Maybe it’s time people knew more about the food they buy and eat, without being kept in the dark nor seeming dumb either. Anyway, whose initiative would that be?

December 3, 2008

Studies boost corn-based ethanol for biofuels

November 9th 2008

It´s not true when someone says that corn-based ethanol will not affect prices of food. Let´s take a look at the boom on the Mexican tortillas prices on the occasion of the first North American corn crop for ethanol. The raw material for the tortillas, corn meal, is imported from the USA. So we understand that food price increases are more devastating for the world's poorest consumers.

We already know the environment benefits that ethanol brings if compared to gasoline. But the American culture is far from understanding, at least in this generation, how to avoid or eliminate the need for high horse-powered engines running on gasoline. There is a bunch of new ethanol-powered cars, but it is the government's obligation to make strong publicity and marketing to convince the population to use renewable energy.

The thing is that the USA is not able to expand its corn area without decreasing the soybean fields. So if that really occurs, we will have a collapse in soybean prices, less soybean grain could affect the prices of meal and protein livestock feeders buy, making it hard for the poor population to have access to meat. Perhaps, if they invest in technology, and that’s what American agriculture is pioneering on, they could increase corn production instead of planting in new fields. They are investing on plant breeding to increase the corn oil production and selecting hybrids that have higher productivity. But anyone that has a little knowledge on grain production knows that is not only about the breeding, it´s about the management and mainly the use of fertilizers. In order to have a good production, instead of expanding the corn field area, they will need to invest in the use of more fertilizers. Therefore, the fertilizer is the highest item in cost percentage in grain crops; increasing production in the USA will be expensive.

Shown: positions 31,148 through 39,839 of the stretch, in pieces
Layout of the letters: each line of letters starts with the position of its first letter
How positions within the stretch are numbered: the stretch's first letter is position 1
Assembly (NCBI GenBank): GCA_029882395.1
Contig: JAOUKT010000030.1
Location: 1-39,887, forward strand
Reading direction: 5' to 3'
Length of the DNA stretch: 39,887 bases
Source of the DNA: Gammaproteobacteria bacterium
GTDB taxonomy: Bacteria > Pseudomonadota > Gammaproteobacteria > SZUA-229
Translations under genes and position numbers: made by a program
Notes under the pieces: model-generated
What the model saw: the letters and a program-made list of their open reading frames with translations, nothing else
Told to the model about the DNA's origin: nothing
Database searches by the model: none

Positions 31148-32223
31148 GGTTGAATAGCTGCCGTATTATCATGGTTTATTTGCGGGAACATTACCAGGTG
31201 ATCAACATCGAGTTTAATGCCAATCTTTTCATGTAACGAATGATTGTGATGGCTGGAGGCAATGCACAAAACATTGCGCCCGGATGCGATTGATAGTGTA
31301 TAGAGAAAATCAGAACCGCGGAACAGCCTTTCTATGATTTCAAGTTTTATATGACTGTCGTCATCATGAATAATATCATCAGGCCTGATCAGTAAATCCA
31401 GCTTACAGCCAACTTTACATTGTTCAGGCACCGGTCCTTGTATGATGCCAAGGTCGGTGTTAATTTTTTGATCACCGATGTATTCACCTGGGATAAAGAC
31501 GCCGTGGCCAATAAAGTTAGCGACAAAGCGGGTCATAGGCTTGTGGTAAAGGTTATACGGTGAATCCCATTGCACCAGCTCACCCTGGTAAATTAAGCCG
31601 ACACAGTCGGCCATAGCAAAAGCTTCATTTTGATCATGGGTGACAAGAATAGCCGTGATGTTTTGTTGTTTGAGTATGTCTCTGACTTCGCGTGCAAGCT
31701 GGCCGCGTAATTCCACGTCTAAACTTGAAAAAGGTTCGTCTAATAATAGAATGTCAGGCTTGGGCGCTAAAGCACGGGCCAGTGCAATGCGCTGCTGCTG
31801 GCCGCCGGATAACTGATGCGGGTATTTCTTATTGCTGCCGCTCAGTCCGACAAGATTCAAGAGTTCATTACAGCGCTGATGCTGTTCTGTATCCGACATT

Brazil has a big potential on making biofuels. And it is on sugar cane based ethanol that we could become the biggest ethanol exporter. We know that there has been a great deal of interest by ihe USA on Brazil´s ethanol production. But if they import a nice amount of our ethanol, they could affect their ethanol plant and put all investments at risk, as they would not need new ethanol plants. Every country wants to be independent on energy, because of the crude oil crisis. Brazil has an abundance of land and diversified production. We don’t need to deforest anymore, because we have a big potential in the Cerrado area, where the new fields of sugar cane are being cropped. So, Brazil could export sugar cane ethanol without affecting the food prices, but if The USA cut corn subsidies for ethanol, we could have stable food prices for corn and all of its subproducts.

Global agriculture needs to become more productive in order to increase the food supply

November 9th 2008

How could farmers increase the food supply if the price of agricultural raw material is always high? Of course that there are other ways to increase production, as was mentioned on an article from OECD, but if we take a look at how we had increased production over the past years, we´ll realize that the picture is not so bad.

Plant technology, such as genetically modified organisms, was a big step to increase the food production, to reduce costs and to preserve nature. I mean, to preserve nature because, if we analyze it, specifically soybean crops, we could realize that we made a lot of positive changes. The way how we stopped using agrochemicals, mainly herbicides, reducing the constant need of going with a tractor to the field for soil compactation, thus reducing the use of water and the emissions of CO2 produced by the tractor engines. The GMO soybean has been a very sustainable technology.

Malthus was wrong when he mentioned the exponential increase of population in relation to food. The population growth wasn’t very exponential if we look from 100 years ago to now, and the food production wasn’t linear either, in other that some developed countries had doubled the food production in the last decades.

Today we know that is not about the shortage of food, it´s about how this food is available to all the people. There is one article from Van Cotten, a Belgiun researcher, who says that “how could the world population still be hungry if all the food that is produced could feed everyone? ”. So, we can see that it´s not really about the production, it´s more about the distribution of this food, and how we could make it available. to everyone. It’s a very delicate issue and it requires a lot of expertise to resolve that, from the private sector to government sectors.